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Southwest New Mexico Economic Development Partnership meets, discusses its future

The Southwest New Mexico Economic Development Partnership, also known by the training the members have been receiving, as Stronger Economies Together, met Wednesday in Silver City.

Emily Gojkovich, Southwest New Mexico Council of Governments economic development planner, gave an overview of the previous meeting.

"The Southwest New Mexico Housing and Development Authority, which applied on the behalf of our group, was awarded a USDA Rural Business Enterprise Grant to set up a revolving loan fund for the four-county area," Gojkovich reported. "Veronika Molina (of the SWNMHDA) is in the process of setting up a board to oversee and award loans. She is looking for bankers or people with extensive financial experience from the four counties that will be served."


The grant amount awarded was $61,000, which included funding not expended to other groups. In addition, matches in the amount of $35,000 from Luna County, Deming, Grant County and Silver City, add up to $96,000 to begin the fund.

Gojkovich said Molina talked about applying for a USDA Intermediary Relending Program, which could provide as much as $750,000 for the fund.

"We recommended that everything get ironed out with the RBEG funding and making sure those taking out loans pay them back before applying for the additional funding, which is a loan and must be paid back," Gojkovich said.

Arlene Schadel, Grant County economic development coordinator, said she received at least 15 letters of interest from local businesses wanting to apply for the loans. The letters were included in the application.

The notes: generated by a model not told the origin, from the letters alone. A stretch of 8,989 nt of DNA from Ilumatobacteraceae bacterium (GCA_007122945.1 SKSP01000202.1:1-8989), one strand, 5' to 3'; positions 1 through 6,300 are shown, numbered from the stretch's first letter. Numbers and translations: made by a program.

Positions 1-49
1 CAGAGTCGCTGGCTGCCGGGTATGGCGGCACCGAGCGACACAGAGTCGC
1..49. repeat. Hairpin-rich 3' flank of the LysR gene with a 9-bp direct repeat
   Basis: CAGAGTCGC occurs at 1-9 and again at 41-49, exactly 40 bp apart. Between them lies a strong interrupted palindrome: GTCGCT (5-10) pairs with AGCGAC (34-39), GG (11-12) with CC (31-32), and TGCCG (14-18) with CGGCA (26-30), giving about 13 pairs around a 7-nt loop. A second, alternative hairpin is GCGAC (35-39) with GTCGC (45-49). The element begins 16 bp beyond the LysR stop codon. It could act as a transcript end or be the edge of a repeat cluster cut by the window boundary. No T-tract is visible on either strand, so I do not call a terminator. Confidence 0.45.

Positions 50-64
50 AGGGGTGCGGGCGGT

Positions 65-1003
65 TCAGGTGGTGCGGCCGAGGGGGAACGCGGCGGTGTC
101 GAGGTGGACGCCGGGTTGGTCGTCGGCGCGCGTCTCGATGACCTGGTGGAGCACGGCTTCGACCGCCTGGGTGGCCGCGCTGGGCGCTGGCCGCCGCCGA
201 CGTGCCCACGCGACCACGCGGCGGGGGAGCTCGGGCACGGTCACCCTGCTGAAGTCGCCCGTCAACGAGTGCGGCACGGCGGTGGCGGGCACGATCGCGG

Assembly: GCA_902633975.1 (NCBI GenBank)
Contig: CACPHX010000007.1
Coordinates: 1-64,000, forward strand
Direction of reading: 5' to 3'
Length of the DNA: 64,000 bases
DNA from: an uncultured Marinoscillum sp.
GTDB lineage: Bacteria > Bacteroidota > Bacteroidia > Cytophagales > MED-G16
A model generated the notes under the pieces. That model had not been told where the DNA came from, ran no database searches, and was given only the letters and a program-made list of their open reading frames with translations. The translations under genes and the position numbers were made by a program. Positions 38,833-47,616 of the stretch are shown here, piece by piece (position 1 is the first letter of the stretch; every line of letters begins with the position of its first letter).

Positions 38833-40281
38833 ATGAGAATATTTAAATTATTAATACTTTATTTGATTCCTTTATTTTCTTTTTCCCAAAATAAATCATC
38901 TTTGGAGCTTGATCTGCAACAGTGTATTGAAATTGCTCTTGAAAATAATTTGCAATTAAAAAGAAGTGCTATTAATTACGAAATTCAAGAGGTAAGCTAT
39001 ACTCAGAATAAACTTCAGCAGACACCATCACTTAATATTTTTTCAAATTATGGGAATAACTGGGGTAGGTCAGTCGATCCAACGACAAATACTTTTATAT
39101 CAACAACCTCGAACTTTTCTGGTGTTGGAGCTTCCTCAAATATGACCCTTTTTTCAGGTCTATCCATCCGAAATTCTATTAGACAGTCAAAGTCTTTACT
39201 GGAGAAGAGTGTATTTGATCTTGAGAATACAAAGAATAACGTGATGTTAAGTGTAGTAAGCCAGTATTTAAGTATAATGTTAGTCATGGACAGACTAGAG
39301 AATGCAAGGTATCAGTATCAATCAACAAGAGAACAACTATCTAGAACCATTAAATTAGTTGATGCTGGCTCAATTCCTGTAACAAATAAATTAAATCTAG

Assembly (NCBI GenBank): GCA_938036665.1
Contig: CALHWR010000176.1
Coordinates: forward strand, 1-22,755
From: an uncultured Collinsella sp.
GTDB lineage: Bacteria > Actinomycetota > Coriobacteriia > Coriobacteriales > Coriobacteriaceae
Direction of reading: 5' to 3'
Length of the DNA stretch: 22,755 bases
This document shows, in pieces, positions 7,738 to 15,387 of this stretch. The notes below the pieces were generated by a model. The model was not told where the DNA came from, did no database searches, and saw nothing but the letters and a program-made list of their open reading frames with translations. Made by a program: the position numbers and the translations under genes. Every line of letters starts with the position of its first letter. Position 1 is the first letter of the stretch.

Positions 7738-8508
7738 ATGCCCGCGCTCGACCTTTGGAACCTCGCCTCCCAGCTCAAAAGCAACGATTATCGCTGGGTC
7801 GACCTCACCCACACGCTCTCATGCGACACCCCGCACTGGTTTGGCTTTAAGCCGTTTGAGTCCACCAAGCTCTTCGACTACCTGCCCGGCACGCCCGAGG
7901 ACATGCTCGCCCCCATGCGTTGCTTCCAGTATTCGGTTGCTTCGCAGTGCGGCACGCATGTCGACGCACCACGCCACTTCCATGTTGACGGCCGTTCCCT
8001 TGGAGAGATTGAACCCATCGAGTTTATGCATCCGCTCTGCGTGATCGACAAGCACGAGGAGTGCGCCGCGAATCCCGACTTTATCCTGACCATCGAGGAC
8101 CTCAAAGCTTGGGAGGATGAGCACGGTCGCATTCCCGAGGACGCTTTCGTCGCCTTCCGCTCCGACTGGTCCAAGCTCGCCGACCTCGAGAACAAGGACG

"This is a positive for the area," Linda Smrkovsky, Luna County economic development planner, said.

Gojkovich also said a USDA Rural Energy for America Program loan had been received by Silver City's Custom Steelworks, which is using it to put in solar panels to cut the company's energy costs.

The Certified Community Initiative applications are moving forward, Gojkovich said.

"We need a couple of more things to complete Hidalgo County's portion of the application, and Catron County is almost done," she said. "Grant County will also be a part of the same application."

Luna County, along with Deming, is doing a separate regional CCI application, according to Smrkovsky. She said Columbus could be added in at a later time.

"The (New Mexico Economic Development Department) changed the process, so that no longer can an individual CCI join a regional one," Smrkovsky explained. "That was one reason we chose not to join this one, but be regional in our county."

Priscilla Lucero, COG director, said the reason the COG had taken on the responsibility, was because the Grant County Economic Development Coalition for Progress could not apply as its joint-powers agreement is outdated. "So we are going to get all the entities to approve a resolution to have them join the one being applied for on their behalf by the COG."

"We are not pulling out of regional activities," Smrkovsky stressed. "We are still working with this group and the Southwest Green Energy and Jobs Task Force."

Gojkovich explained that because Hidalgo and Catron counties do not have economic development entities, they would not be eligible to apply for CCI status without having the COG do it on their behalf.

Lucero said the COG will be the fiscal agent, but Schadel would continue to do everything she does now, including answering potential recruitment opportunities. "Our intent is to do the application, including using anything in any plans, such as the Grant County economic development master plan, and be the fiscal agent."

Anthony Gutierrez, Grant County planner, said there is still confusion in the county.

Schadel said her concern was that the COG would be the one contact person.

Lucero said she had discussed that very question with the NMEDD and was assured that because this regional application is the first of its type, the implementation of it will be flexible, and that Schadel will be the contact for Grant County will be stipulated in the final contract.

Smrkovsky said she is doing well with her application for Luna County and Deming. "The changes to templates make it more detailed. I think they are trying to make us more accountable."

Linda McArthur of the Small Business Development Center said she did CCIs in the past. "It was hard to get together, but then you have all the info."

She announced an SBDC workshos coming up. On Sept. 26, "Working with the IRS," will be hosted by the SBDC and The Wellness Coalition Non-Profit Resource Center. The workshop is designed to help non-profit organizations stay exempt.